The fall of Parmalat had adverse effects on both the global and Italian economies. All employees who were directly involved in the scandal were sacked by the interim leadership. In addition, many people lost their jobs due to the restructuring process that was undertaken to rationalize the firm. The non-European countries also experienced losses since the corporation subsidiaries were reduced and the number of workers lowered. The founder Calisto Tanzi and chief finance officer Tonna were sentenced in Millan for violation of federal security laws while other officers obtained plea bargains, this forced the company leadership to be restructured.

The Parmalat Company had to file for bankruptcy at the end of 2003 after acknowledging the shortfall of multibillion euros in their accounts. This forced the government of Italy to act swiftly and cushion the farmers from adverse losses. A new rule called extraordinary administration was formulated to allow immediate replacement of individuals involved in the scandal and Enrico Bond was appointed to succeed Tanzi.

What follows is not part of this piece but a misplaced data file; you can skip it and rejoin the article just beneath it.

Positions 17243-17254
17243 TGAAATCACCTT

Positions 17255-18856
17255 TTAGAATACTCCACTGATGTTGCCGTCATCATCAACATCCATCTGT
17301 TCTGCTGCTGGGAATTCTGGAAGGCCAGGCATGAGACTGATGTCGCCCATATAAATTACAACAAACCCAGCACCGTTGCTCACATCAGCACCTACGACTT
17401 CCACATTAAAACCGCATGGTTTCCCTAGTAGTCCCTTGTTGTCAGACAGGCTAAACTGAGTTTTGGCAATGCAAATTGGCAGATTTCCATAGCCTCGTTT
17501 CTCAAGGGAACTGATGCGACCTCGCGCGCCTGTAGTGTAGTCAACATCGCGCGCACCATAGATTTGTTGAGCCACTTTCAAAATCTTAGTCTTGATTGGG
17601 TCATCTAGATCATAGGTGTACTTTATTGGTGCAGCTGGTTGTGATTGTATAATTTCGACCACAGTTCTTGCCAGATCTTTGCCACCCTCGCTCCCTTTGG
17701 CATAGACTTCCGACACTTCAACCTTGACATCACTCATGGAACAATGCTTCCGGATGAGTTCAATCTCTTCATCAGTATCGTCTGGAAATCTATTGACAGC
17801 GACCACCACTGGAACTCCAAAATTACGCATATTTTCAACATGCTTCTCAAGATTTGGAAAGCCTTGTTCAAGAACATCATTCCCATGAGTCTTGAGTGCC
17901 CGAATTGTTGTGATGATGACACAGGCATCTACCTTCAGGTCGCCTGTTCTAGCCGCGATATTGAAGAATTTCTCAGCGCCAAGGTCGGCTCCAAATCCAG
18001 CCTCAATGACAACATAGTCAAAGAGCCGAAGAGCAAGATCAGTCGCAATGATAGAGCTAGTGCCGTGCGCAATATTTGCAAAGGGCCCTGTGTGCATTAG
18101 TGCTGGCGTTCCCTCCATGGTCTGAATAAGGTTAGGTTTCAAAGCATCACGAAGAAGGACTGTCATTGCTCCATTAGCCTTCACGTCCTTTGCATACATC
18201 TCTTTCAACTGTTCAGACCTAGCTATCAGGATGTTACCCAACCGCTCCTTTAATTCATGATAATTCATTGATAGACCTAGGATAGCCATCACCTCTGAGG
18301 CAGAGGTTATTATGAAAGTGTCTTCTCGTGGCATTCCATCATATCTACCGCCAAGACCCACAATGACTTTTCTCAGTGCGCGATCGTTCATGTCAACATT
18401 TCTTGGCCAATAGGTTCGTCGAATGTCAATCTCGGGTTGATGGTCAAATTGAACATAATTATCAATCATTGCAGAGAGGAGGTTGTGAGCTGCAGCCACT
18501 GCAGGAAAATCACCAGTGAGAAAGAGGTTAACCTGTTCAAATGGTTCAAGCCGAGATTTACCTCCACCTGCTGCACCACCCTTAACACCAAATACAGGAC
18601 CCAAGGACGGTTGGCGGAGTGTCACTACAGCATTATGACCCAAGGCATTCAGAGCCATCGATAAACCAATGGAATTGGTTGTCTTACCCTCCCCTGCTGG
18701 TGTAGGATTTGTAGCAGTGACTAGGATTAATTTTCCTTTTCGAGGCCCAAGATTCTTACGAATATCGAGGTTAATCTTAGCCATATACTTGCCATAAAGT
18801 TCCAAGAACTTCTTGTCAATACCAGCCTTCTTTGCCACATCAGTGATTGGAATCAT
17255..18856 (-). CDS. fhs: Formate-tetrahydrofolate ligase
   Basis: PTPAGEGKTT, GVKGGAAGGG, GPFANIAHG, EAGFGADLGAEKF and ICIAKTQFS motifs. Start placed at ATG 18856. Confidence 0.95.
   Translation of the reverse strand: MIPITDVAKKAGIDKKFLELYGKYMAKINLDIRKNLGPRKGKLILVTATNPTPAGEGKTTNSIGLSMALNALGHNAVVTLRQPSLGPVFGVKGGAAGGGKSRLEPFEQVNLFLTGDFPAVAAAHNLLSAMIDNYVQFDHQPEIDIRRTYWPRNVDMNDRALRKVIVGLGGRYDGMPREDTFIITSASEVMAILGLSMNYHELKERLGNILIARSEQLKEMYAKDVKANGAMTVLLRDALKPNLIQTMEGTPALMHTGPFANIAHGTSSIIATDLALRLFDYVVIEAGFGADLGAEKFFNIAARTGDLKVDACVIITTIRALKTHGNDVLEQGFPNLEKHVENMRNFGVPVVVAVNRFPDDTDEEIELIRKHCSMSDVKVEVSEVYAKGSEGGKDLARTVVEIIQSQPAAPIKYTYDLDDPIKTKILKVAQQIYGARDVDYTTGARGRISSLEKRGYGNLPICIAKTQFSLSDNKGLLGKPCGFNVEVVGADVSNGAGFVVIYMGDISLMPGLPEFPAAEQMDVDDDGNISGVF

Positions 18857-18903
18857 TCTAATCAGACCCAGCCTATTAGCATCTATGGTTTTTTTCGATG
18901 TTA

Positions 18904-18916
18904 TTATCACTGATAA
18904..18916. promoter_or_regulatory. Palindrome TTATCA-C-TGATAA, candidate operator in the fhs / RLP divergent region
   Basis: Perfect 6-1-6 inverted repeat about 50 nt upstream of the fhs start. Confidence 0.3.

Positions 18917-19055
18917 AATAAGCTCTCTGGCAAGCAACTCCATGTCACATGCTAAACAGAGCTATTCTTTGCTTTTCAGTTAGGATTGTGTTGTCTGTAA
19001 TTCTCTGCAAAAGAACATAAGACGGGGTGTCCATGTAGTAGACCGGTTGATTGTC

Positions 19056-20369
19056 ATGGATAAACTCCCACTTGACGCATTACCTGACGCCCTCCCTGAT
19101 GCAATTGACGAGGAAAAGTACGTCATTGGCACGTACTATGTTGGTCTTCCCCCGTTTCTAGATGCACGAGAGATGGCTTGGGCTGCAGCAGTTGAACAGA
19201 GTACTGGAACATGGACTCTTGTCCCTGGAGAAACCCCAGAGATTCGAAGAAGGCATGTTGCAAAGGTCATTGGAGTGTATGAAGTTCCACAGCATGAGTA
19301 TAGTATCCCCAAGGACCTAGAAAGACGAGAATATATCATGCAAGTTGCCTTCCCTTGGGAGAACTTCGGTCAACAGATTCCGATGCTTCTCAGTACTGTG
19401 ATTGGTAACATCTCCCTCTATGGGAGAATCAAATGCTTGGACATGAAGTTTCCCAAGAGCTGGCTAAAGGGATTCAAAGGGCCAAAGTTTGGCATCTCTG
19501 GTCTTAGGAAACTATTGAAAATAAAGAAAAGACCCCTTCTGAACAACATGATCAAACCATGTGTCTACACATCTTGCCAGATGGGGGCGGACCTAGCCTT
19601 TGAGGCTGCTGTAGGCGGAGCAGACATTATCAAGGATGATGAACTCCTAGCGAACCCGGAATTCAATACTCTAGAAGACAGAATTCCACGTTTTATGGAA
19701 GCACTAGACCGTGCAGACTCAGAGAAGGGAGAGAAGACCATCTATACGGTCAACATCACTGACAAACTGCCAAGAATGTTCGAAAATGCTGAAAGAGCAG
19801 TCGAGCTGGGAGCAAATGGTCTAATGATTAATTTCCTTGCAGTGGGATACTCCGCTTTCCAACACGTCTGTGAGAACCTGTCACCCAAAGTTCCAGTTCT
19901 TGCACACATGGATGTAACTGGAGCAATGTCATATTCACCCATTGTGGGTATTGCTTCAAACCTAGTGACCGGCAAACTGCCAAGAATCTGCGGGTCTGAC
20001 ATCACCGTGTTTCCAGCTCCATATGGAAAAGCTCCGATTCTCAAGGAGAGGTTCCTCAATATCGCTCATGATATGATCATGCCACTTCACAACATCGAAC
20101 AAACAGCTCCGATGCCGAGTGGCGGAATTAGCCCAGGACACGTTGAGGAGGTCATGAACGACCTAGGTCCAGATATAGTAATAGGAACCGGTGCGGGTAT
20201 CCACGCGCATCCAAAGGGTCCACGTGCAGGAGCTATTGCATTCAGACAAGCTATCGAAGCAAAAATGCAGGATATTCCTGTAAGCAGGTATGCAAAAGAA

The new administrator developed a plan for restructuring Parmalat, which was approved in 2004 by the Italian government (Usman et al. 42). The Italians, non-Europeans, and French farmers had not been paid for supplying milk to the company billed at 120 million euros (Usman et al. 44). The government of Italy stepped in to prevent the complete fall of the biggest food industry that generates massive amounts of revenue. It proposed the creation of three subsidy programs with the Lombardia, French, and Italy governments, which oversaw compensation of farmers who had suffered losses attributed to the firm insolvency.

Lesson Learned